The cut in fuel subsidies has led to gradual increases in prices and inflation, a higher cost of living and declining quality of life for Malaysian consumers from all walks of life.
And advertisers are no exception. The landscape for advertisers is ever-more daunting with 6% GST roll-out on 1 April 2015 and falling consumer confidence levels.
PHD Malaysia, in partnership with Market Research Agency, Decision Lab, and Media Prima Group, embarked on a research study to understand the impact of the rising cost of living in Malaysia. Decision Lab collected responses from 500 ethnic Malay and Chinese online consumers aged 15 and above in October 2014. This study is the first leg of the “Tomorrow Now!” Thought Leadership series for 2014/2015.
Download free reports from the Tomorrow Now! series here: Genzilla Vietnam, Genzilla Malaysia, 4Cs of Mobile Advertising.
As in previous downturns, we witnessed coping strategies that consumers undertook to manage the economy . But what also happened in the downturn was there were mixed reactions among consumers. While grappling with the weakened economy, some still believed that the situation would eventually improve. It was this uncertainty that held back consumer spending.
“Today, anxiety hits all walks of life because consumers are dealing with a slew of rising prices. Unlike the downturn, it is the weak purchasing power and certainty about the future (more price hikes) that curb consumer spending,” Jimmy Lim, General Manager o PHD Malaysia.
92% are increasingly worried about their financial status than a year ago
70% of consumers say there is nothing they can do other than cope with the rising costs. Many started proactively cutting down expenses and looking for new sources of income.
46% plan to switch to a higher paid job.
53% started to instil prudent measures within the family and 42% scrutinise cost per unit to get the most out of their money.
24% have stopped eating fast food, 41% eat less frequently and 25% went for cheaper options in the past year.
A sense of normalcy emerges among the consumers as costs are expected to continue rising. This has triggered an attitudinal change towards budget and value.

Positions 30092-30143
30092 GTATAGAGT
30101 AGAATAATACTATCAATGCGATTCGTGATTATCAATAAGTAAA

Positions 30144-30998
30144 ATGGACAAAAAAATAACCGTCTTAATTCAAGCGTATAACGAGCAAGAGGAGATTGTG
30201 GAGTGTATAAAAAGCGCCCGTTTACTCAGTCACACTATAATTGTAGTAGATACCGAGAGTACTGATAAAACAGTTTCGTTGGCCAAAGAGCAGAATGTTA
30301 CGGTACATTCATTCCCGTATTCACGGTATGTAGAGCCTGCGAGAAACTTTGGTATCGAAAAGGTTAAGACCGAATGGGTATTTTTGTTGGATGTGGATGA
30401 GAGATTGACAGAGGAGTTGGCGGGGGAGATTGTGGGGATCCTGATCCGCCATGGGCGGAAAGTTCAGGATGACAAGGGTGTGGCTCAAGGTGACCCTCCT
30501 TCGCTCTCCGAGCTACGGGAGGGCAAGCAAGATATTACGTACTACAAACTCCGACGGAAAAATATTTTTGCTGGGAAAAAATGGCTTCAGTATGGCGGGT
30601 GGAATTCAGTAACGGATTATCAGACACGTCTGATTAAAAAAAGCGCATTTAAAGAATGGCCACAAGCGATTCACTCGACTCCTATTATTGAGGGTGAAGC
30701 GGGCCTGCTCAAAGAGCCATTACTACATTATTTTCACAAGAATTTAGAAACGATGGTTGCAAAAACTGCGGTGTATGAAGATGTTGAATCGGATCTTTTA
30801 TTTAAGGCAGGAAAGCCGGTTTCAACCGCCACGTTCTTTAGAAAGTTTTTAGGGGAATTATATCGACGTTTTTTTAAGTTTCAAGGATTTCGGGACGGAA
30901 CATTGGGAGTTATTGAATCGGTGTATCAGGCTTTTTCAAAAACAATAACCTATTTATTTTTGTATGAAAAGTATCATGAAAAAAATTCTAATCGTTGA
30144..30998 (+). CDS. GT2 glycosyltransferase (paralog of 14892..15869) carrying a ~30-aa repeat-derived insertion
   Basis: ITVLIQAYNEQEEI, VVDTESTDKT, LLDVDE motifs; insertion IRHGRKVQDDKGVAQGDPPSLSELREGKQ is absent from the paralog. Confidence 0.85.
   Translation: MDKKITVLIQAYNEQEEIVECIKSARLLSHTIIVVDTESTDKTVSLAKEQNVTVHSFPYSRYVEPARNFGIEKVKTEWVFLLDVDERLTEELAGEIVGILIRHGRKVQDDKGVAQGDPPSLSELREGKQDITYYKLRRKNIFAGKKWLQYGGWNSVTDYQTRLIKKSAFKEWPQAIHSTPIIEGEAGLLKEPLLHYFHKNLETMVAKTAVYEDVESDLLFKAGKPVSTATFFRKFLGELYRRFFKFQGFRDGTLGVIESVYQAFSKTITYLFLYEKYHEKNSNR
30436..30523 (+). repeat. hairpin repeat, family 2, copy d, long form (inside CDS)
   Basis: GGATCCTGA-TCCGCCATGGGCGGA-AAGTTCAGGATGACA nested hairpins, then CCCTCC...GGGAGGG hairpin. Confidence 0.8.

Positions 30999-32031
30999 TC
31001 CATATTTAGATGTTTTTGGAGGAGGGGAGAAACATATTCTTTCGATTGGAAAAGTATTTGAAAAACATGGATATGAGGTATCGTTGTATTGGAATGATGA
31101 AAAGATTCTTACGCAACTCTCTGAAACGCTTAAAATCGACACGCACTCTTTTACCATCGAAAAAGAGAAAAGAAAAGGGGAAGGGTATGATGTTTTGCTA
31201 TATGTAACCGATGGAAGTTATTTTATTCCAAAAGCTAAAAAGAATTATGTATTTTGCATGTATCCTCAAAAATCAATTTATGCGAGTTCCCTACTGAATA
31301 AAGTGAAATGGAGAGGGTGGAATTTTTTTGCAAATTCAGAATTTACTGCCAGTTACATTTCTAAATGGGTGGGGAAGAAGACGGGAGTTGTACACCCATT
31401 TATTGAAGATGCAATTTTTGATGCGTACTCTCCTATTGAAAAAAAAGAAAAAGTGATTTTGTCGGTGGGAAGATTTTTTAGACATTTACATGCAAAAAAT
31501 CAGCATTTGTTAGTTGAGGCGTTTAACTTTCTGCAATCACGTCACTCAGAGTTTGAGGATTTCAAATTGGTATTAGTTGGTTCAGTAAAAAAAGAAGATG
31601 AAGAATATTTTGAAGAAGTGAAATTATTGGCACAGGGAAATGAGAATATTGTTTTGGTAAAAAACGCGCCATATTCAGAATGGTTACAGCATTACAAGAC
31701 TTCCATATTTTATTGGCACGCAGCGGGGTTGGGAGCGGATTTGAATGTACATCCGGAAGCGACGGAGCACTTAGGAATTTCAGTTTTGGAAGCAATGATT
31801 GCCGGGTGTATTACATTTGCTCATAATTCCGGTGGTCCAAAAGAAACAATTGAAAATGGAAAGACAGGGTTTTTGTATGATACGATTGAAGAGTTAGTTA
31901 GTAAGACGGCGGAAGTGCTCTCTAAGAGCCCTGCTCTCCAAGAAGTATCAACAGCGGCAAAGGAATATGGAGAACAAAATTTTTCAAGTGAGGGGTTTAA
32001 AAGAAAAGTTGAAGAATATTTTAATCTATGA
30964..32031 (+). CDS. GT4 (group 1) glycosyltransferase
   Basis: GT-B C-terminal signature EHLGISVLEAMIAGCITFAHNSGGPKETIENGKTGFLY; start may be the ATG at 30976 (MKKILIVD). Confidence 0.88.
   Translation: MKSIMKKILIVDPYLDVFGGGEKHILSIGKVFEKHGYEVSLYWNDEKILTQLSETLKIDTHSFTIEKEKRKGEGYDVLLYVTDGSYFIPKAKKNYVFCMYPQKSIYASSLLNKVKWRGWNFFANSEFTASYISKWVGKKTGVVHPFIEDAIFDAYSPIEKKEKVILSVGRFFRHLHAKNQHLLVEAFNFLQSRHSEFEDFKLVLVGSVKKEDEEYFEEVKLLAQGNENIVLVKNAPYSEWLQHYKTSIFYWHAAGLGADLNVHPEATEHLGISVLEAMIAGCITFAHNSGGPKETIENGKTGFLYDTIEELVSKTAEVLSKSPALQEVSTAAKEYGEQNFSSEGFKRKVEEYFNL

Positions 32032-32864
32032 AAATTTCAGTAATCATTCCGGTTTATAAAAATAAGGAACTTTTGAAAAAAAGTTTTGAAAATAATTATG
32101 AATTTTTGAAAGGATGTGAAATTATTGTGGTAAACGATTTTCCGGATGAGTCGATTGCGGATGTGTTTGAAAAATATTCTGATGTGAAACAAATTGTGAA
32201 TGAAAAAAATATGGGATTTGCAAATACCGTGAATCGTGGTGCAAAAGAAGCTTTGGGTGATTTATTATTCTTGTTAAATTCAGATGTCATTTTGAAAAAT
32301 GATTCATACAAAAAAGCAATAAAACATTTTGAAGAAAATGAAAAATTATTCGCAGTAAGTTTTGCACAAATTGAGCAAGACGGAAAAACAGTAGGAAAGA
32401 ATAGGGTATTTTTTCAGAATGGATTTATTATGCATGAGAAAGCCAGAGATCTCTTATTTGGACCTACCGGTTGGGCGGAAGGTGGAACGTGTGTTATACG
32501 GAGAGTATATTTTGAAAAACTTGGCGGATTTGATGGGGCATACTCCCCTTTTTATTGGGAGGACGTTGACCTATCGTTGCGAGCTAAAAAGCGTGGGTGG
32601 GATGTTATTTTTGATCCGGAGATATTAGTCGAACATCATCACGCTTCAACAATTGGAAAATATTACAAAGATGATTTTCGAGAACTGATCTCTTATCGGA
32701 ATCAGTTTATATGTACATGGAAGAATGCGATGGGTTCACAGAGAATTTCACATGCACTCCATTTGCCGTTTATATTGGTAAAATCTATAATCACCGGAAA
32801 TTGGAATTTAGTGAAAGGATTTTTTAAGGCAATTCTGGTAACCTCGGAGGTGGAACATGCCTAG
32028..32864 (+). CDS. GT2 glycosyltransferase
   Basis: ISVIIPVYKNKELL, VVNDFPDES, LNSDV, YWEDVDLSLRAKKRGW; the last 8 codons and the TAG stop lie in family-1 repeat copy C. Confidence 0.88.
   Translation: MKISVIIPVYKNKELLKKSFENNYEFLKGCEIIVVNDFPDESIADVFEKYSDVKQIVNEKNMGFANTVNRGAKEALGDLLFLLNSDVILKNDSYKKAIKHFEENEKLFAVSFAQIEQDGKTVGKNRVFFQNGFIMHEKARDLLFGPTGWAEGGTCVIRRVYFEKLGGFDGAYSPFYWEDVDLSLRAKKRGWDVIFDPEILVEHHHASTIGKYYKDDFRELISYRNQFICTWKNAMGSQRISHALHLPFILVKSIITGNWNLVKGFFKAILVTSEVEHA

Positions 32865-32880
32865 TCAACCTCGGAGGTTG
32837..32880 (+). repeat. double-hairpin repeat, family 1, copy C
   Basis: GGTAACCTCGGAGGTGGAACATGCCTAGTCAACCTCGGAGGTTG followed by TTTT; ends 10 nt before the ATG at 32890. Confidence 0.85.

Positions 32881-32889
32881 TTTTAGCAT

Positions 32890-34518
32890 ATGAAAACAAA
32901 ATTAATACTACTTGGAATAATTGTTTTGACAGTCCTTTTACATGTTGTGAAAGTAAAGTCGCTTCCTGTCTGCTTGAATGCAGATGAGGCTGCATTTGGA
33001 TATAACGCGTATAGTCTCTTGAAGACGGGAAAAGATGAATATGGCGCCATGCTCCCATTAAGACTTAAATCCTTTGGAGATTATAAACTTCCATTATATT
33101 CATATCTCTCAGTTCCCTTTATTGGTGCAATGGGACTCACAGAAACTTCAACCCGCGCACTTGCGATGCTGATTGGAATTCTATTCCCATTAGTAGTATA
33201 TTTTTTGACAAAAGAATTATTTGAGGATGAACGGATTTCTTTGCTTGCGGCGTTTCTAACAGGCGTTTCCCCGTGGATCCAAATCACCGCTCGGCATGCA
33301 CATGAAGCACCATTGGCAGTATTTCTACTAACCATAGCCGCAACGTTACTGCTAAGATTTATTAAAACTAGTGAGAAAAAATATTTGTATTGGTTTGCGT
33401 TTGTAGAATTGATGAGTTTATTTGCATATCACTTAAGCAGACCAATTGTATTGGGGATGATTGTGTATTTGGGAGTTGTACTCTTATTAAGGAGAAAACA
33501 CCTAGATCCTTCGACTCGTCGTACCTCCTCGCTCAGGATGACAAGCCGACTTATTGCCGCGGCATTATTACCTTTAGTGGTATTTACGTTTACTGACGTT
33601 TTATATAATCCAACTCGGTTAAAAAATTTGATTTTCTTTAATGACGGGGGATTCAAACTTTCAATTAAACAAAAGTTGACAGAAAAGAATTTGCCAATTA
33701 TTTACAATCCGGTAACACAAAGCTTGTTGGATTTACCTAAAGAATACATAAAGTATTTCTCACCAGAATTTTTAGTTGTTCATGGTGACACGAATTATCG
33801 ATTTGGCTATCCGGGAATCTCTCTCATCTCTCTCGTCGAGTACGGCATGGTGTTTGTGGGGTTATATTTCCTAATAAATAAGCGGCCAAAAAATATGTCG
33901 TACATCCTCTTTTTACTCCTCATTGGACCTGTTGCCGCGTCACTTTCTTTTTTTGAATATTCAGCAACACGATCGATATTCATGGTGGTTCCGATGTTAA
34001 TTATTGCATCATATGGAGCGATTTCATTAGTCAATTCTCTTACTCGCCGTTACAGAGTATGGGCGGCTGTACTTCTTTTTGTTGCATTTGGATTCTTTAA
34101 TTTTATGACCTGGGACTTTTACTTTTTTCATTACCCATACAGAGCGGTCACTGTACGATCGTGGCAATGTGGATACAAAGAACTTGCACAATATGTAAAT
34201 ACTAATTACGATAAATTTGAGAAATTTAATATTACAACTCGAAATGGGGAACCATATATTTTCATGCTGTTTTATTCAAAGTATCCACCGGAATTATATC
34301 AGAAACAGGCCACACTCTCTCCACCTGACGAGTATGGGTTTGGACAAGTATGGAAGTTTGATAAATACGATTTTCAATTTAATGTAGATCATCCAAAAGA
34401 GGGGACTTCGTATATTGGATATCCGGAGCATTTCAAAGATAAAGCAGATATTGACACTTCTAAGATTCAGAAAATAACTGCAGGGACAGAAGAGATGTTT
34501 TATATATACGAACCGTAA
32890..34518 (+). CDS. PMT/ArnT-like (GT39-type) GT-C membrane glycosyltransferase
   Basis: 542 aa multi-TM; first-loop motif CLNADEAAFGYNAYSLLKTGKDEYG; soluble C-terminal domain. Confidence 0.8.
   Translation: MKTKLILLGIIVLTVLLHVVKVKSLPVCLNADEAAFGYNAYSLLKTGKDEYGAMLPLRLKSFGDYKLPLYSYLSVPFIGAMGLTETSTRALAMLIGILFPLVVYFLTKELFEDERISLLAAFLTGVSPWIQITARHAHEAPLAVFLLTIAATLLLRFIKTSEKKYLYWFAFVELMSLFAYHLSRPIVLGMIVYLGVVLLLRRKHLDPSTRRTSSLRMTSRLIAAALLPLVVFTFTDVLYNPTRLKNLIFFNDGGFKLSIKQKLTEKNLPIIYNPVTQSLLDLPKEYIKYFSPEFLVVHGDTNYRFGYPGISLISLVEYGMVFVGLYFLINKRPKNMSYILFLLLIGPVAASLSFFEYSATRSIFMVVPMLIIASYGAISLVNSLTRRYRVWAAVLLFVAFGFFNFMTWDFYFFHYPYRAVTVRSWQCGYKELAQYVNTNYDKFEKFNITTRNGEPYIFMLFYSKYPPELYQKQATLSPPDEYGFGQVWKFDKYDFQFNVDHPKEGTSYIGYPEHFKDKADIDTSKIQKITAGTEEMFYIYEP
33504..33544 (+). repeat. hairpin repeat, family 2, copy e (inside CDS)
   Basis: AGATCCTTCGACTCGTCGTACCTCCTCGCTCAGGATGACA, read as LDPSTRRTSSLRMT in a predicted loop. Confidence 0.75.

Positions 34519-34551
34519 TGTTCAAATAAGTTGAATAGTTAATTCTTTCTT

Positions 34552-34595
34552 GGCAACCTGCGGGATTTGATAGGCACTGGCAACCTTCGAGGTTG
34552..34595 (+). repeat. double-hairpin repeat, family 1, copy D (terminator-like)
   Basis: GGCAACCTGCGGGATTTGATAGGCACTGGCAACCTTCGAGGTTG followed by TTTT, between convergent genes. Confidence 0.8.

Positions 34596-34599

The change of behaviours are likely to be permanent or until they regain purchasing power.
The study found that 89% of respondents were convinced that costs will just get higher and higher. They felt there was nothing they could do, but to tighten their belts and live within their means.
A clear change in consumer coping strategies has been identified, in comparison to the previous downturn. On top of the constricted “refrain and avoid” approach, consumers are also taking a more aggressive “deduct and reduce” strategy by cutting down on even the necessities. They have been trying to maximize their money with value-purchases, discounts and sales-items over the past year. Moving forward, many are looking at new sources of income via extra jobs or stretching their money with other financial means like credit cards.
Based on the consumer behaviour exhibited through spending, consumers respond differently towards different product categories:
FMCGS such as groceries, fast food, snacks and personal care will take the brunt of the first cutbacks as these are the largest household expenses. Most consumers are cutting down the non-essentials like fast food, and economising on the necessities by gravitating towards the basic and cheaper alternative brands.
“This is the opportunity for different brands to enter more consumer households. It could be a battle of multiple brand usage at first, but eventually consumers will settle down with brands that offer the greatest value”, commented Thue Quist Thomasen, founder of Decision Lab.
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Technology products and some durables such as home appliances will need to tread with caution as consumers are torn between delaying their purchase and trading down. It is in consumers’ interest to want to own something that they desire instead of getting stuck with a big ticket item that they do not like.
So in order to RETAIN AND CAPTURE customers, brands need to offer ways to ease the initial investment or spread out the financial commitment.
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Home entertainment, traditional media and broadband subscriptions are relatively immune because more and more consumers are “cocooning” at home to avoid spending money. The internet economy is expected to boom as 89% of consumers are engaged in internet-based activities. 27% are buying online and this has increased in the past year.
“Cocooning used to be a trend among the social media-engulfed millennials, but we are seeing more consumers of other age groups joining the club. We have seen a steady increase of Ton Ton traffic with new and more loyal viewers coming on board. There are plenty of opportunities for advertisers to capitalise on this trend”, Marzina Ahmad, General Manager Research, of Media Prima Berhad.
Campaign Asia expresses their thoughts about how buyer behaviours are affected by current financial status